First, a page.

People often think that vinyl wallpaper will be good in a bathroom, because water will roll off it. but in reality, very little water gets splashed on the walls – but a lot of moisture can get wicked into the seams.

These photos (you may want to scroll to enlarge them) show how the lower-end, paper-backed, solid-vinyl wallpapers tend to perform poorly in humid rooms like bathrooms. The problem is that moisture gets in between the seams and into the paper backing. That backing absorbs moisture and expands, curling away from the wall. The backing can actually go a step further and delaminate from the top vinyl layer.

This type of paper often performs like this when you’ve got people taking steamy showers, forgetting to turn on the vent fan, forgetting to keep the door open for air circulation, etc. Neither of these situations can be fixed. You will be stuck with these slightly curled seams.

The thing is, there are plenty of nice, paper or non-woven wallpapers out there, that will hold up a lot better in bathrooms.

Acquario Fish Swimming Through a West Houston Powder Room

October 5, 2018

I hung this paper for this client in her previous home in Spring Branch (Houston). Two years later, the family is moving to a new construction home in the Briar Park neighborhood, and she wants the same pattern in her new, larger, powder room.

In a house where practically everything else is all white, it’s an unexpected jolt of fun when you open the door to the powder room and are hit with – not just bold color, but these cheeky fish swimming in both directions across the walls.

This pattern is called “Acquario,” and is by the British company Cole & Son, in their Fornasetti line. I’ve hung it several times, in a couple of different colors. It is printed on a non-woven backing, and is intended to be hung using the paste-the-wall method. I find the paste-the-paper method to be superior.

For one thing, the paper expands when it gets wet with the paste. (Non-wovens are not supposed to do this.) It’s best to let the paper absorb moisture and expand while on your work table (instead of on the wall), as this will help prevent “pouched” seams on the wall.

Also, pasting the paper makes it more soft and pliable, which makes it easier to manipulate into position of the walls.

Blue Birds Brighten a Bathroom – But Not A Good Quality Paper

June 27, 2018


The original wallpaper had fallen victim to curled seams. This happens most often with lower-end pre-pasted, paper-backed, solid vinyl wallcoverings, particularly in humid rooms, like this bathroom. Adding to the list of no-no’s were an improperly smoothed wall and the lack of a primer.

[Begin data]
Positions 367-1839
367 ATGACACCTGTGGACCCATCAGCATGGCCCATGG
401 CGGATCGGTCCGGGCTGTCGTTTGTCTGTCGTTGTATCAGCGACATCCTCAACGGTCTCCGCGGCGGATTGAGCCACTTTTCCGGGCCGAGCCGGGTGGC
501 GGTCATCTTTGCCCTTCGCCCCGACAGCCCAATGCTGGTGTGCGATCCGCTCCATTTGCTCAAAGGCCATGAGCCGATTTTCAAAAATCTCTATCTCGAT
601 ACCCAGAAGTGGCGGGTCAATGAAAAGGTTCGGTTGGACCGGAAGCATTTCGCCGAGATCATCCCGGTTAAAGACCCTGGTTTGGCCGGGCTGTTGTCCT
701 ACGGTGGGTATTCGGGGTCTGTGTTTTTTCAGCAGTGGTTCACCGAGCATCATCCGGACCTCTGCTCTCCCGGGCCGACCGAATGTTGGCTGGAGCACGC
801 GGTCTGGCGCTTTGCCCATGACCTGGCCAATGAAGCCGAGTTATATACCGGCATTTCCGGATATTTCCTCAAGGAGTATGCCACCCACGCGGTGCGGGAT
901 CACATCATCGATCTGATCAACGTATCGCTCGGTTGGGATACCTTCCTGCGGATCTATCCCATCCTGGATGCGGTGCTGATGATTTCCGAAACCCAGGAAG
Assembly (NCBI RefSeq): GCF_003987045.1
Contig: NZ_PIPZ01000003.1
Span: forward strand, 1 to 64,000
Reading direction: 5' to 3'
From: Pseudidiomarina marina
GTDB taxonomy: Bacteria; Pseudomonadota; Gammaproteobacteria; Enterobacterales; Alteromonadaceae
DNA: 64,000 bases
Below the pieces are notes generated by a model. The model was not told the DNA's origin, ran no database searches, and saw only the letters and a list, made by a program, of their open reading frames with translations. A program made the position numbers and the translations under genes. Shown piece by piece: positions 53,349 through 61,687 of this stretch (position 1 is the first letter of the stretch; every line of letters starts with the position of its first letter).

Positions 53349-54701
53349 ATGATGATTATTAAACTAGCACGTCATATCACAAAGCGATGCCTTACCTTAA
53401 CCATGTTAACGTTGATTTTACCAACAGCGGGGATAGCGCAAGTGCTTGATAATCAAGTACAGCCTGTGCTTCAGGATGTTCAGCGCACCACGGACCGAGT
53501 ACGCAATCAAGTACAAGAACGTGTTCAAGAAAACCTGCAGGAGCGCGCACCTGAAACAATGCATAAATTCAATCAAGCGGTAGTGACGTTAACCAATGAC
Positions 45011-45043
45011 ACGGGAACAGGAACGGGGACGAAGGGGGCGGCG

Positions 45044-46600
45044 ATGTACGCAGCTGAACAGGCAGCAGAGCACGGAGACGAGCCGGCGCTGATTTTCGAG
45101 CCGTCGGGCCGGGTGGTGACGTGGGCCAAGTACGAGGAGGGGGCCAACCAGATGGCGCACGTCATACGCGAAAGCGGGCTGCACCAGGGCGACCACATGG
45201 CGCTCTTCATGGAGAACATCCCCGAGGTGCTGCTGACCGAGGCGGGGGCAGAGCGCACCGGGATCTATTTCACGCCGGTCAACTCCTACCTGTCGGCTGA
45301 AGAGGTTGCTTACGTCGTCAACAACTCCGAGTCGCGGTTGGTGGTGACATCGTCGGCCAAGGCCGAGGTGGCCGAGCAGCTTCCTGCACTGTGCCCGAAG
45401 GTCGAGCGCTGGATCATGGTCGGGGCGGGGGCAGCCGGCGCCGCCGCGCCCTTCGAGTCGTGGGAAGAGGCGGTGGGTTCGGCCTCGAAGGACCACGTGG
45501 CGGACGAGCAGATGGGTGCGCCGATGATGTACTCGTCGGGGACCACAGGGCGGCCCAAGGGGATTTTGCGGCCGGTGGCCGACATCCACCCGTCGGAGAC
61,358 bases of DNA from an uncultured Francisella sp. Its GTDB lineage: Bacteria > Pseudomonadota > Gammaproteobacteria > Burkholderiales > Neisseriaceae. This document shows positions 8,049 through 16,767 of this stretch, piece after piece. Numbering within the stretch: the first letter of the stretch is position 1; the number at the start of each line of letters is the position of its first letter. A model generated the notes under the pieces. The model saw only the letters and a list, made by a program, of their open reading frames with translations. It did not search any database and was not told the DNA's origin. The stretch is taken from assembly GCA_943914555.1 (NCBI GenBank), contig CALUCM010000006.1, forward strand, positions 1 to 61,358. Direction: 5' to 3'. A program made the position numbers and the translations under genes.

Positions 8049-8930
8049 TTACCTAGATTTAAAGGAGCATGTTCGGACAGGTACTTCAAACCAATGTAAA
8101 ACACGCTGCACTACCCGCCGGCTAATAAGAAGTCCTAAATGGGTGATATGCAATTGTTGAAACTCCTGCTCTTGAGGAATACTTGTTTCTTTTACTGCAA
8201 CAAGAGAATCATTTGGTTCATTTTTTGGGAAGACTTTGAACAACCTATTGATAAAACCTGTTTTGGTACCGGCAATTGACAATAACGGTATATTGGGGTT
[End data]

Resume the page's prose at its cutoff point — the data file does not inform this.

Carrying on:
The seams on these papers are never great to begin with. When there is humidity, it will find its way into the seams and onto the paper backing of the wallpaper. When this backing gets wet by humidity, it expands. When it expands, it has nowhere to go but out – pushing away from the wall. This results in a curled seam. This is not “loose” wallpaper, and the seams cannot be glued back down. In many cases, the paper backing layer of the wallpaper actually delaminates (separates from) the top vinyl layer.

The homeowner loved the pattern, particularly the blue birds, and bought the same exact paper to replace the other. I stripped off the old paper, took various steps to stabilize the unsound wall surface, then skim-coated the wall to smooth it, primed, and hung the new paper.

The look is cheery and bright, and looks fabulous with the pale yellow bead-board wainscoting. The seams looked good when I left, and will pull down tighter as the paper dries.

Still, these economical pre-pasted, paper-backed, solid vinyl wallpapers are not my choice for use in any room. And this particular brand (Norwall) just about tops my list for brands to NOT purchase.

Avoiding White Seams With Dark Paper

June 7, 2016

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A dark wallpaper + white primer sometimes = teeny strips of white peeping out from between the seems. This is because the edges may not be cut perfectly straight by the manufacturer, or the natural variations in a textured product like grasscloth can result in uneven seams, or because wallpaper expands when it absorbs moisture from the paste, then shrinks just a tad as it dries.

One way to avoid that white gap is to stripe the wall with a similar color of paint.

You only have to do this where the seams will fall. In the top photo, I have measured the paper and plotted where the seams will lie, and am using my laser level to shoot a red line that I can follow while I swipe on a stripe of dark brown paint along the seam line.

In the second photo, you see the edge of the paper as it falls along the painted wall. The next photo shows a seam – but you don’t see any white. Mission accomplished!

This glittery grasscloth by Phillip Jeffries is pretty cool, so I’ve included a close up shot of it in the last photo.